- The ABS system prevents the wheels from locking during abrupt stops, reducing the risk of skidding and improving braking on slippery roads.
- ABS first appeared on vehicles in the 1970s and became a mandatory feature on all cars starting September 2013.
- An ABS sensor monitors the speed of the wheels and sends data to the ABS controller.
- The typical ABS has a pump, a controller, wheel speed sensors, and solenoid valves.
- The ABS controls tire slip by monitoring the relative deceleration rates of the wheels during braking and decreasing hydraulic pressure to the brake of a slipping tire until the tire regains traction.
- The ABS system might not work effectively in certain circumstances.
- An illuminated ABS warning light means the antilock brake system has deactivated because of an error.
In the past, suddenly hitting the brakes could make the wheels lock up and skid. Once this happens, it can be challenging to regain control of the car. This is dangerous not only to the people inside the vehicle, but also to everyone else on the road.
Luckily, modern vehicles are equipped with a standard safety feature that prevents wheel lock-up. It is known as the antilock brake system (ABS).
What is ABS?
The ABS system prevents the wheels from locking during abrupt stops. It lessens the danger of skidding, allowing the car to stop without going sideways. The system also allows drivers to retain enough steering control to avoid crashing into other cars during sudden and heavy braking.
The ABS system can also improve braking on slippery roads. It does this by monitoring the relative speed of the wheels against each other. The gathered data is used to modulate brake pressure, which helps control slippage and maintain traction when braking.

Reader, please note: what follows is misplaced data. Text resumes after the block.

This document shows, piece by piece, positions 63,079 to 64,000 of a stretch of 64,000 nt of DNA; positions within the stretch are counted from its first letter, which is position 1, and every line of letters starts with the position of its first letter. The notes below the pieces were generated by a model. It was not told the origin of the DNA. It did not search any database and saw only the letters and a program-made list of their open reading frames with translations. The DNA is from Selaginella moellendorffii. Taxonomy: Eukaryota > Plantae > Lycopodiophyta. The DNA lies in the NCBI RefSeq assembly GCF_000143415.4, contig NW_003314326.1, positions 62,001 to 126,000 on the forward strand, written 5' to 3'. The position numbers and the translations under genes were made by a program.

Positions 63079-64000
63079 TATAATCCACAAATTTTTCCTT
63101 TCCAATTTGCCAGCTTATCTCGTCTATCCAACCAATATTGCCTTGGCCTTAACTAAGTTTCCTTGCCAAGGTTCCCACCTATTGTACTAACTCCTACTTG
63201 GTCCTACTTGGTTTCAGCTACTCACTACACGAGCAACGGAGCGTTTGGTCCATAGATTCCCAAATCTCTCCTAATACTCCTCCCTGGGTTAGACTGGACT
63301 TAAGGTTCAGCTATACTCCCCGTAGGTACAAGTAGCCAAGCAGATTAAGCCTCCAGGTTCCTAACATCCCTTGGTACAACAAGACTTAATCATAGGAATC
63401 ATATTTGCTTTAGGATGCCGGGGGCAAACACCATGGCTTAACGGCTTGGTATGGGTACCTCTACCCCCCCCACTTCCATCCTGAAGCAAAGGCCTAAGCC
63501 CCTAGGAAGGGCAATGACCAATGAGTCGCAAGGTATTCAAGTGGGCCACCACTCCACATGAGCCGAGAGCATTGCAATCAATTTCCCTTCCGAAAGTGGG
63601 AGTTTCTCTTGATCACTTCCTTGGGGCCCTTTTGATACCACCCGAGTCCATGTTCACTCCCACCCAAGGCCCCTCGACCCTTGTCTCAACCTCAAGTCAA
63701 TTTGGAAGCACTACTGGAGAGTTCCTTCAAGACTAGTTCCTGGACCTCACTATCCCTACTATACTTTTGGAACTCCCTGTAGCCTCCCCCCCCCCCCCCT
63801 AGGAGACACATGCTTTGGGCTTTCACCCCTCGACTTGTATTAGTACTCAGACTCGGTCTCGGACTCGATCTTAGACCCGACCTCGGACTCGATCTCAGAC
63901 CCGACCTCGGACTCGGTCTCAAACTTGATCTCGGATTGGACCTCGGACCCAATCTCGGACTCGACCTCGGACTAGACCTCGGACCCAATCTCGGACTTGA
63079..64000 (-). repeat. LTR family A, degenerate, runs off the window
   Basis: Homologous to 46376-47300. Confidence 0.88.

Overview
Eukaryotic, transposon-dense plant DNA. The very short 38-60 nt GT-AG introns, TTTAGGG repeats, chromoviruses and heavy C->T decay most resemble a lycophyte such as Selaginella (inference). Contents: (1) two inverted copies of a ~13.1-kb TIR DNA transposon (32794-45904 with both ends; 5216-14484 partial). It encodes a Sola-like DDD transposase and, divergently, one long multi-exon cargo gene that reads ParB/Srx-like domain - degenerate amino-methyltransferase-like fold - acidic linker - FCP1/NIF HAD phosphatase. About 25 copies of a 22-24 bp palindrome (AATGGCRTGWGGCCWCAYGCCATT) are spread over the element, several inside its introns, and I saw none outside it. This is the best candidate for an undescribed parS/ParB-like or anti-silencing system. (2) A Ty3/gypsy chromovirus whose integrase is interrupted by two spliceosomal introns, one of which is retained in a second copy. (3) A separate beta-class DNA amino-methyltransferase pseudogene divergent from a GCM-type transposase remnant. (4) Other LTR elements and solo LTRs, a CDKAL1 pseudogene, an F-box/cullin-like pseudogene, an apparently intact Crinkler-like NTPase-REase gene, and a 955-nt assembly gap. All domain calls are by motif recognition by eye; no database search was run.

Here’s a fun fact about the ABS: it was first used in the 1950s on an aircraft. It became a part of a vehicle in the 1970s, specifically on a 1970 Lincoln Continental. Drivers were given the option to get “Sure-Track,” a rear-wheel braking system for their vehicle.
ABS: A Mandatory Safety Feature
ABS became a mandatory feature on all cars starting September 2013. The National Highway Traffic Safety Administration (NHTSA) made it a requirement together with electronic stability control (ESC) systems under the provisions of the March 2007 Federal Motor Vehicle Safety Standard (FMVSS) No. 126.
Although this safety feature was mandated fairly recently, antilock brake systems were already commonplace among car manufacturers. Some vehicles built in the 1990s and 2000s (and even a few in the 1980s) already had them.
What is an ABS Sensor?
An ABS sensor, also known as a wheel speed sensor, is one of the four primary components of an ABS system. It monitors the speed of the wheels and gathers data that is used by the ABS controller to prevent tire slip.
What are the Components of the ABS?
There are four primary parts involved in an antilock brake system: the pump, controller, wheel speed sensors, and solenoid valves. All these components work together to ensure the car can stop at the shortest distance possible without its wheels locking when braking.
- Pump – Most antilock brake systems use a pump to restore brake fluid pressure to the brake lines after the valves have been released.